June #60 : Herb Of The Month - by Michael Onstott

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Table of Contents

Friend of Tinky

Brothers' Keeper

The New AIDS Look

Publisher's Letter

Mailbox

Death Of A Diva

Israel’s Madonna

Catching Up With...

Big Prison Break

NEG/POS

The Maine Event

Say What?

Shout Out

Everybody’s Business

Bookmark This

Family Portrait, With Fidel

On Making A Hard Sell

The Riddle Of Limerick

Winter White

Stay On Course

Shattered!

Helping Hands

Smoke Alarm

Mixed Messages

PEP Rally

Herb Of The Month

Traveling The Light

Comfort Zone

E-Mail Bonding

What Big Enzymes You Have

Next Up…

Hot Off the Stress

6.30.89: Art Throb

Have HIV, Will Travel



Most Popular Lessons

The HIV Life Cycle

Shingles

Herpes Simplex Virus

Syphilis & Neurosyphilis

Treatments for Opportunistic Infections (OIs)

What is AIDS & HIV?

Hepatitis & HIV


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June 2000

Herb Of The Month

by Michael Onstott

Ginkgo Biloba

Parts: Leaves
Forms: Extract (capsules, tablets or liquid), tea
Uses: Poor circulation, brain dysfunction, ringing in ears
Daily dose: Capsules/tablets: 80–180 milligrams (divided into 2 or 3 doses); liquid extract: 2–3 droppers, 2 or 3 times; leaves: 3–6 grams (steeped as tea)
Monthly cost: $7–$24
Caution: Consult physician about possibly
dangerous interactions with blood-thinning agents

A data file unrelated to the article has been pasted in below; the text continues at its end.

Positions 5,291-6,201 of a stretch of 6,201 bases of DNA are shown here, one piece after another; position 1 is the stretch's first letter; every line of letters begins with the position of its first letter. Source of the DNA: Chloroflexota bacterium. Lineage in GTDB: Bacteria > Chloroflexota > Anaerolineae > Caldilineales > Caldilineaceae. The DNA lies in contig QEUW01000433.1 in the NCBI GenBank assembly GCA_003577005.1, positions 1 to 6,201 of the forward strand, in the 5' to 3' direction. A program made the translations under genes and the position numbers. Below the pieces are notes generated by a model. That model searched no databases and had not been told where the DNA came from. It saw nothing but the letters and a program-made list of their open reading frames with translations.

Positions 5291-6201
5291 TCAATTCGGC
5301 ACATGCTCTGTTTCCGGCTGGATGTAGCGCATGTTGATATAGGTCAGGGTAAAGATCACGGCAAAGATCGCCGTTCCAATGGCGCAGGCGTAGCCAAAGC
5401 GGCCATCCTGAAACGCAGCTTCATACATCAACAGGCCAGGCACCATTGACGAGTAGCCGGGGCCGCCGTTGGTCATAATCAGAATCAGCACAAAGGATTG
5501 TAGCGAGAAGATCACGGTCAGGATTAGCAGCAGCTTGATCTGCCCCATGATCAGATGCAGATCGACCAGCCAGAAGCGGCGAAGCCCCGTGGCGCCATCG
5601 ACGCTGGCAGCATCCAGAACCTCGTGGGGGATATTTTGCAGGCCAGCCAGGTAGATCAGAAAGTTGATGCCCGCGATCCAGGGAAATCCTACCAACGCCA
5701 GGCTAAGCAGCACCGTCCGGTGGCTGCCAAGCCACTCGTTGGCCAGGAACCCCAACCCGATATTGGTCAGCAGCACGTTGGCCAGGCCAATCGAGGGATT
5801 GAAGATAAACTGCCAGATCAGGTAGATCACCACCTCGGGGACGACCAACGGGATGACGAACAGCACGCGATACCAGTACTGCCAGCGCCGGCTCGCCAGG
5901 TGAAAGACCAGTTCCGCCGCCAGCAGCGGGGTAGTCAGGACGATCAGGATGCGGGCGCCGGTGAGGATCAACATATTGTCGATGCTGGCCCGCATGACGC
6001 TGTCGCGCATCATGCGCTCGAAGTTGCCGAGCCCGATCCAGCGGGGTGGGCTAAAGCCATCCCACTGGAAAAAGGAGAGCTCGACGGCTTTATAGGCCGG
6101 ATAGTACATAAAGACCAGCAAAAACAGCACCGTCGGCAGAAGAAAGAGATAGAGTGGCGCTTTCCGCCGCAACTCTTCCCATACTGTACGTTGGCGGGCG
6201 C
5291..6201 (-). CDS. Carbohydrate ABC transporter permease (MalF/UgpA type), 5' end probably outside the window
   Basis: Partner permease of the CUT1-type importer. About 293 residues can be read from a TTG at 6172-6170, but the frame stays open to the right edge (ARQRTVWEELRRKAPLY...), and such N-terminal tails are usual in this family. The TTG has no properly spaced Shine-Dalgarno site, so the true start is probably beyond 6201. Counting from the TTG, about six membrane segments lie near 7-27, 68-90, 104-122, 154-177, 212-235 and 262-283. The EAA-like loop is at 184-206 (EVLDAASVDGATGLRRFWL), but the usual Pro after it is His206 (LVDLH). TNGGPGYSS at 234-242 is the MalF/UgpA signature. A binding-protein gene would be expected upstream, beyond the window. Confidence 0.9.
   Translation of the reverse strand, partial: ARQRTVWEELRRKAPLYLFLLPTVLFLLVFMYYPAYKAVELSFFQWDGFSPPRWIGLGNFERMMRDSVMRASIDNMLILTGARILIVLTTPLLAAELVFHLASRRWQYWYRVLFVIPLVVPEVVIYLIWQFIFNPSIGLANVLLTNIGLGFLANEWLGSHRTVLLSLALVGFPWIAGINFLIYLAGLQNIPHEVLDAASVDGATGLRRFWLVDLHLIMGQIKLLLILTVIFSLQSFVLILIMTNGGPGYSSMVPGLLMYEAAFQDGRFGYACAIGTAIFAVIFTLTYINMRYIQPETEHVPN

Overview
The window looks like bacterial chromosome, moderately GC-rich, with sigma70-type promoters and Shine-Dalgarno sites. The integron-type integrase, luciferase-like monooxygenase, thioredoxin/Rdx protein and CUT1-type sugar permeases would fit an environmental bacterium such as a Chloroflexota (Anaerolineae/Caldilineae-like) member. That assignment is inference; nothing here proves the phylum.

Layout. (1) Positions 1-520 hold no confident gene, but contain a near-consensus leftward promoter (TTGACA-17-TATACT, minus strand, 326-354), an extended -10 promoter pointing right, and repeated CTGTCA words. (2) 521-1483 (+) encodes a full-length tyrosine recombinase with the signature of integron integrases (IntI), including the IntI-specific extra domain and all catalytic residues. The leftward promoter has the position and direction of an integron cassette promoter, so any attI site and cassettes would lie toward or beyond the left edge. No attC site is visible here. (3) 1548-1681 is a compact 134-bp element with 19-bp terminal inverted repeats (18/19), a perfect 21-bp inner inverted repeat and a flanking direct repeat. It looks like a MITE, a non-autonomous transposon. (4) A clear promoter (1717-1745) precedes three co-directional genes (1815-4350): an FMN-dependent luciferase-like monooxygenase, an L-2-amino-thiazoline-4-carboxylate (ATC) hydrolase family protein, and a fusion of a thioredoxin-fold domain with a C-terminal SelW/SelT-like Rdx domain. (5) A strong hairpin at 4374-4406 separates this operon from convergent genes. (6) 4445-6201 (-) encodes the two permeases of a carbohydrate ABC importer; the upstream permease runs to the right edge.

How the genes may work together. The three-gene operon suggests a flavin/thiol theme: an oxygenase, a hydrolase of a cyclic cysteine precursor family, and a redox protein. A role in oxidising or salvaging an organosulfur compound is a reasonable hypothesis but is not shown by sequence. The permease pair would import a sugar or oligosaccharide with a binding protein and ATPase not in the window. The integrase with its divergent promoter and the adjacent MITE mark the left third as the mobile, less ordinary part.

(such as Coumadin, aspirin or vitamin E)

Is ginkgo biloba a “smart pill”? Not quite. But Chinese herbalists have used extracts of the elegant, fan-shaped leaves (from the world’s oldest surviving tree species) for centuries to “benefit the brain.” Ginkgo’s active chemicals, flavanoids and terpenoids improve blood circulation to the brain and body extremities by reducing blood platelet stickiness and strengthening and dilating blood vessels. More than 400 studies—most using a German standardized extract—support the use of the antioxidant herb in treating circulation-related problems such as short-term memory loss, poor concentration, vertigo and dizziness, headaches, ringing in the ears, altitude sickness, varicose veins and hardening of the arteries in the legs. According to recent research, ginkgo also shows promise for combating symptoms of Alzheimer’s, dementia, depression, heart disease and even antidepressant-induced male impotency (“erectile dysfunction”). So ginkgo may not get you admitted to Mensa, but it can help you go with the flow—a better blood flow, that is.




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